Charity Ratings: What Does It Mean to See a Falling Star?
By Carol Schachet
March 14th, 2011
Like many other non-profit organizations, last year Charity Navigator lowered our rating from four stars (excellent) to two stars (needs improvement). Since many donors rely on third-party rating services such as Charity Navigator to inform their giving, we would like to offer an explanation.
Since 2007, Grassroots International received Charity Navigator’s highest rating of four stars. However, after a review in November 2010, Charity Navigator downgraded the rating to two stars. When asked why, we were given the following reasons:
- Grassroots International did not match in 2006-2009 the growth achieved in 2005-2008. Charity Navigator measures organizational efficiency and uses growth as a major determining factor. And it does this by comparing the last fiscal year with a fiscal year three years prior. So 2009 is compared to 2006, and 2008 to 2005. By way of explanation, let me offer two reasons.
First, Grassroots grew significantly leading up to the organization’s 25th anniversary in 2008, and many donors gave “something extra” that year to celebrate the accomplishment and set up a 25th Anniversary Fund. That fund has been used to make grants and initiate programs in a responsible manner over a period of four years. Receiving increased donations in correlation with anniversaries (generally five-year increments) is simply part of the cyclical nature of fundraising.
Secondly, shortly after the 25th Anniversary campaign, the bottom fell out of the economy. While Grassroots International has been able to maintain its global funding and U.S.-based advocacy, we did not grow at the same rate as earlier. Stability does earn a star in Charity Navigator.
- As an international organization, Charity Navigator deemed that Grassroots International should have been insulated from the economic downturn within the United States. This ruling occurred despite the fact that Grassroots International is a U.S.-based charity that raises its funds domestically.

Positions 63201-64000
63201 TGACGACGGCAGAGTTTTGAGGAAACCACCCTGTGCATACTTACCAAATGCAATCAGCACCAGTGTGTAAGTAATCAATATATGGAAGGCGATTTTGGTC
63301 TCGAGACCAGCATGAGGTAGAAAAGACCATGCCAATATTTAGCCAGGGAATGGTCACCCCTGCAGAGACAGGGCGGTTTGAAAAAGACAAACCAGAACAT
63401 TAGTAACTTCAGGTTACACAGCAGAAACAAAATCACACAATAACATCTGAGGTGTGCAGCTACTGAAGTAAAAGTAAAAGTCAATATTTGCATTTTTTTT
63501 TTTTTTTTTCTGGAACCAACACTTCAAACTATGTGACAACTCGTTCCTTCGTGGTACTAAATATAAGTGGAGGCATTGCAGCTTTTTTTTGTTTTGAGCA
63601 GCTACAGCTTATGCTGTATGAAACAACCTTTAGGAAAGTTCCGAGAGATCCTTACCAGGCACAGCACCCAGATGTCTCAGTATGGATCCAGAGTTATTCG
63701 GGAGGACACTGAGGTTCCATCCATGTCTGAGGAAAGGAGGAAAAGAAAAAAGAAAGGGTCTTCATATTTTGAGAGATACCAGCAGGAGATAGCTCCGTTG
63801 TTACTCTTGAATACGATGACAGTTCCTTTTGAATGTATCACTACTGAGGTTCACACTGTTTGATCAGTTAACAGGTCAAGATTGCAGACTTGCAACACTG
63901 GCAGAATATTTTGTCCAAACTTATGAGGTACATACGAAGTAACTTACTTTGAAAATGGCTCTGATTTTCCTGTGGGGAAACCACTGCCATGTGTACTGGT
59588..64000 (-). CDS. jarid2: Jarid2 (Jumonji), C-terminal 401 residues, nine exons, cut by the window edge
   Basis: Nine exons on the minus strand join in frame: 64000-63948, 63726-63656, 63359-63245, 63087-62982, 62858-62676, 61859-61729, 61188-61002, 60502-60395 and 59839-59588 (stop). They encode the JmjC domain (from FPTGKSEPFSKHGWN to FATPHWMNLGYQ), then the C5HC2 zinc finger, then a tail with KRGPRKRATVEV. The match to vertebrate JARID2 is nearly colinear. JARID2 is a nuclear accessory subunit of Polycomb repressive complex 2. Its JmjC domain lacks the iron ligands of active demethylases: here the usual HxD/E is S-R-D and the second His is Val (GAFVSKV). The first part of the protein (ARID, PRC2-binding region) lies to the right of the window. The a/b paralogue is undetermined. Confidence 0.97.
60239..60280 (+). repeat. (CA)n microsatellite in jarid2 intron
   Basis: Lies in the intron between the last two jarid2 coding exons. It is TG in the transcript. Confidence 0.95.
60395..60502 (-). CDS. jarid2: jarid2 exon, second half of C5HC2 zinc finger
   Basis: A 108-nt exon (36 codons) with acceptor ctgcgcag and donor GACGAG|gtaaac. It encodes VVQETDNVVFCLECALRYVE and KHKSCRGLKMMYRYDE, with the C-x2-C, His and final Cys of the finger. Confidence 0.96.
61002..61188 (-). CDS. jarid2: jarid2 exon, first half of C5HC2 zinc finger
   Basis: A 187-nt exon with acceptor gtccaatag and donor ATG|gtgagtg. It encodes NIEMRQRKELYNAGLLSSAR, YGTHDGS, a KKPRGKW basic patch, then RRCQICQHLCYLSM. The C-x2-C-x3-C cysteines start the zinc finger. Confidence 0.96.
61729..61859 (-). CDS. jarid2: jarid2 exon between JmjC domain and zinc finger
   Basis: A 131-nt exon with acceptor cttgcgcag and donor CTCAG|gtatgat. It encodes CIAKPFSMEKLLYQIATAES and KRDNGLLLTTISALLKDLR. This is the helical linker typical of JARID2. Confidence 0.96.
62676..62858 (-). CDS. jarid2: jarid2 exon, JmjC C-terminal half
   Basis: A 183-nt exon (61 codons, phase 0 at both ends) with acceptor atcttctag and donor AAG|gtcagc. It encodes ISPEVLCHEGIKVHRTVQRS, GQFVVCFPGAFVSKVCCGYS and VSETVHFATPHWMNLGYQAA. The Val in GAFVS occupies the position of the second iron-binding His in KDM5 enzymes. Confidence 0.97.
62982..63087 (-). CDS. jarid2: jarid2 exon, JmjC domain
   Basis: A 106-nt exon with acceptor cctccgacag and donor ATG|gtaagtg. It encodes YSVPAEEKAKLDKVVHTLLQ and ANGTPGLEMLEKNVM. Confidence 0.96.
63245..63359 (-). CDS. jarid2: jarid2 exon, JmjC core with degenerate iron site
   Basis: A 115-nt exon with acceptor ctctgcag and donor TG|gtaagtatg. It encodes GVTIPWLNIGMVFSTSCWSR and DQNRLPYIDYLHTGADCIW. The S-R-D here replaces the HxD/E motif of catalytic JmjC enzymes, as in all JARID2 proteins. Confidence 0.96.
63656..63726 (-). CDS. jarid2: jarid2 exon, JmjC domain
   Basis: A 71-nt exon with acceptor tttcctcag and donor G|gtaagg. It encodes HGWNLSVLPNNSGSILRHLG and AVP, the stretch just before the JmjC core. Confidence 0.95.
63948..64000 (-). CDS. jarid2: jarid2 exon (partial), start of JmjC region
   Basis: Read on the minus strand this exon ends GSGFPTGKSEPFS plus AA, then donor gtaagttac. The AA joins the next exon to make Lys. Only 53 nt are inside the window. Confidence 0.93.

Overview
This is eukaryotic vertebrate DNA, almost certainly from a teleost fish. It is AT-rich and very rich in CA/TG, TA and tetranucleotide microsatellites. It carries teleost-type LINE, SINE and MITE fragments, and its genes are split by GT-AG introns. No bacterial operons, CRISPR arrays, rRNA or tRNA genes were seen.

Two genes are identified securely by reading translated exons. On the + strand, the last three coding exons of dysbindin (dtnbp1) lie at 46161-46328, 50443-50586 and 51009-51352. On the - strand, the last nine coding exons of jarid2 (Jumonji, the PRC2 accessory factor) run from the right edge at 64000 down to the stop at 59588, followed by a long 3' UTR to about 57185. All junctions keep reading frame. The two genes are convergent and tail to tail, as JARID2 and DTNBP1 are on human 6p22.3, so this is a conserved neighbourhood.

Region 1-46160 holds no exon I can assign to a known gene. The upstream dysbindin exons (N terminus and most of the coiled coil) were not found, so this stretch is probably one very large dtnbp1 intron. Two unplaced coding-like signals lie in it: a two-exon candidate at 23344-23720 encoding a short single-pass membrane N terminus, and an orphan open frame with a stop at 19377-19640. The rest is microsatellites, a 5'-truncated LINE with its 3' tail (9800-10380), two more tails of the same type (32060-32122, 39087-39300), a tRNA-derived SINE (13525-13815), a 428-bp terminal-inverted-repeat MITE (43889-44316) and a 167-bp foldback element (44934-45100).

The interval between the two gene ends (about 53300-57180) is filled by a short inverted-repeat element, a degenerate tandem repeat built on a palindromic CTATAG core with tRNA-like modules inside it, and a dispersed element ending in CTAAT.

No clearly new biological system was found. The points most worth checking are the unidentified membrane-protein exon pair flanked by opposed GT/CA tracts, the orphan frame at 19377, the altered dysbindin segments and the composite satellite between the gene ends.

Our friends at the Unitarian Universalist Service Committee (UUSC), who suffered a similar change, summarize it this way: Charity Navigator uses a complex formula to rate charities, taking into account a wide range of factors. These are grouped under one of two categories: (1) organizational efficiency and (2) organizational capacity. Generally, organizational efficiency measures proportions of funds used for programs against non-program expenses. Organizational capacity measures rates of revenue growth.
In the case of Grassroots International, the presumed factors in our falling stars stem from a lack of growth and our resolve to maintain our grantmaking and support for resource rights and food sovereignty using funds raised specifically for that purpose during our 25th Anniversary campaign in 2008. While many charities that did not have endowments – like Grassroots International – were forced to shut their doors, Grassroots International was fortunate to be able maintain steady support for our partners, and keep our commitments to them and stay true to our mission.
Grassroots International was not alone in experiencing a loss of stars in the recent Charity Navigator ratings. In fact, more than 180 charities were downgraded, due in large part to the negative effects of the economy on organizations' growth and capacity, including well-respected organizations such as the UUSC, Oxfam America, Amnesty International, CARE, and Habitat for Humanity (Orange County, N.C.).
We understand why third-party evaluators like Charity Navigator are helpful to donors as they weed through dozens of funding appeals from worthy-sounding organizations. However, such services are limited in their information and capacity. Literally thousands of nonprofits launch, change, or die off every year. Watchdog organizations with relatively small staffing cannot be expected to know the nuances at each nonprofit organization in their portfolio before adding or taking away a star, or moving from a B- to an A-. They rely on formulae, 990s and trends identified by lobbyists from the large nonprofit agencies. Unfortunately, however, in this scenario staying true to mission, honoring commitments to partners, and implementing planned spend down of funds raised for the specific purpose of making grants do not factor.
Charity Navigator ratings offer one source of information. For those seeking a bigger picture, we encourage you to ask additional questions directly from the non-profit organization – whether Grassroots International or any other you are considering giving to – itself.